When does Planning Permission Apply?

Lisa Raynes

by Lisa Raynes

28/09/2016, in Main Blog

Do I Need Planning Permission?

You always need a planning permission for new buildings, major changes to existing developments, demolitions and sometimes for the change of use of land or buildings. Some minor developments, such as small extensions to your house, may not require planning permission, as they would have little or no impact on the environment. They are known as permitted developments (PD).

But what exactly is a PD?

If your planned extension is relatively small, at the back of your house, does not overlook the neighbours, doesn’t take up half of your garden and is not visible from the road, you might safely assume that it would be classified as a PD. You should be able to find detailed guidelines about PD and self-assessment forms on your local council’s website. Bear in mind, that if your property is listed, you live in a conservation area or in a recent development, your PD rights have been revoked.

In conservation areas such as this one in Altrincham, the PD rights are revoked. Residents must seek planning permission for every change to the front of their houses, including a change of windows and front doors.

you will need planning permission to do any works to a house in a conservation area. The Linotype Estate, Lawrence Road Altrincham

The rules of PDs have been relaxed in recent years. Today householders are allowed to build larger single-story extensions without submitting a full planning application. Their permitted sizes have been doubled from 4 to 8 metres for detached houses, and from 3 to 6 metres for all other types of houses. These rules are supposed to stay in place until 2019.

An example of single-storey extension of a semi-detached property, situated at the back of the house. This development was within PD rules and didn’t require a full planning application. (Image: Pride Road)

1930s semi architect.jpg5

Types of applications

However, we would always advise our clients to apply for a planning permission anyway. Why? Because when it comes to selling a property, most people want a formal piece of paper – a proof that the extension was built with accordance to planning regulations. This is called a lawful development certificate (LDC).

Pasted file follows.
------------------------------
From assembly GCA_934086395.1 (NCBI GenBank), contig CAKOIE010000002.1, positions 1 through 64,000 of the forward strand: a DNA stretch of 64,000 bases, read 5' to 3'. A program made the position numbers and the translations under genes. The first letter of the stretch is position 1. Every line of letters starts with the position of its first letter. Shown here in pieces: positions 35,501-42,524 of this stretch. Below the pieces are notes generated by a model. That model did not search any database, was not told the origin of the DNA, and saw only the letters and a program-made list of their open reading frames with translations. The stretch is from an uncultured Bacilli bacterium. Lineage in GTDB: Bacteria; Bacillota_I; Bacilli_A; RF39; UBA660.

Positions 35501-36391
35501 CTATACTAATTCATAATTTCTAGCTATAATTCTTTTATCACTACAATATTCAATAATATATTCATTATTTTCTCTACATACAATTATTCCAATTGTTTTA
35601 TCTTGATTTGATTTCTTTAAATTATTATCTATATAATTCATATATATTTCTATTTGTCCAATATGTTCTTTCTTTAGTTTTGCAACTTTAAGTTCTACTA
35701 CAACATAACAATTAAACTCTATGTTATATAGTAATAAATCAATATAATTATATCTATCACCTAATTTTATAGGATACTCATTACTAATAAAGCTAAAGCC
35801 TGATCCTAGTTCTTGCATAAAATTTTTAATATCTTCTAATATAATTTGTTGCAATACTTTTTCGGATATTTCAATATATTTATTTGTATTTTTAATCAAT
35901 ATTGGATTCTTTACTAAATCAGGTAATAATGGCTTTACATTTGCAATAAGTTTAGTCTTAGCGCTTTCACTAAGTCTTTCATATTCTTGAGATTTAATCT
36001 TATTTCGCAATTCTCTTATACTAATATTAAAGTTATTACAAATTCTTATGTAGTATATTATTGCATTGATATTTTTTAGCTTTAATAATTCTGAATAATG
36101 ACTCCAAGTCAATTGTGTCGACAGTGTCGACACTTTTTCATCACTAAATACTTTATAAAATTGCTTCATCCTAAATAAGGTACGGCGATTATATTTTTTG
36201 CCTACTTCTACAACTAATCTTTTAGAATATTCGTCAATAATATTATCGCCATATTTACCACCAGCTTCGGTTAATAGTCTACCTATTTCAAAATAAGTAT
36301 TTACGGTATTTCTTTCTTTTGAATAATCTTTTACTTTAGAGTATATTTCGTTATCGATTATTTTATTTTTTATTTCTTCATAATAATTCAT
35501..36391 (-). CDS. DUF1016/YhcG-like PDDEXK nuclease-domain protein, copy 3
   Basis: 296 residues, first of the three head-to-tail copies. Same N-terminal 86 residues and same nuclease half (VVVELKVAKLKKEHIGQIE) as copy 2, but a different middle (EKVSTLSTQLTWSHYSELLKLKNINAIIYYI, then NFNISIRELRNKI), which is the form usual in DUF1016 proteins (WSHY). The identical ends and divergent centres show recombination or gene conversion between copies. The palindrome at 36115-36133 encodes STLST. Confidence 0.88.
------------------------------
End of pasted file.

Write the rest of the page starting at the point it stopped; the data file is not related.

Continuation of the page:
If you are sure that your project fits within the PD, you should to make an application to your local council on the planning portal (www.planningportal.co.uk). You will need:

  • plans of the building site, edged red
  • existing plans and elevations
  • proposed plans and elevations
  • payment of about £80

The planning authority should issue a LDC within 8 weeks.

In case when your project cannot be classed as a PD or if planning rules change (yes, it happens!), you will need to apply for a full planning permission. For this you need the same as above:

  • a site edged red
  • existing plans and elevations
  • proposed plans and elevations
  • relevant fee – depending on the size and type of the future development.

Your permission will also be determined within 8 weeks. It may take 13 weeks for larger applications.

So what is the difference? A full planning application is consulted with all interested parties. They will be: your neighbours, highway authorities, civic societies, and sometimes – the police. The authorities will also take into account tree protection orders and a possible noise and light pollution – all depending on a type of your planned development.

Your rights

Your local council should be able to supply all the information you need for submitting a successful application. You have a right to discuss your plans with your local planning authority before filling up the form and to receive a sufficient guidance in the process. You also have the right to appeal to the secretary of state if your application is refused or if the permission is attached with conditions.

If you don’t want to navigate this maze yourself, ask your architect for help. We are experienced in dealing with planners and will safely guide you through the rules and regulations.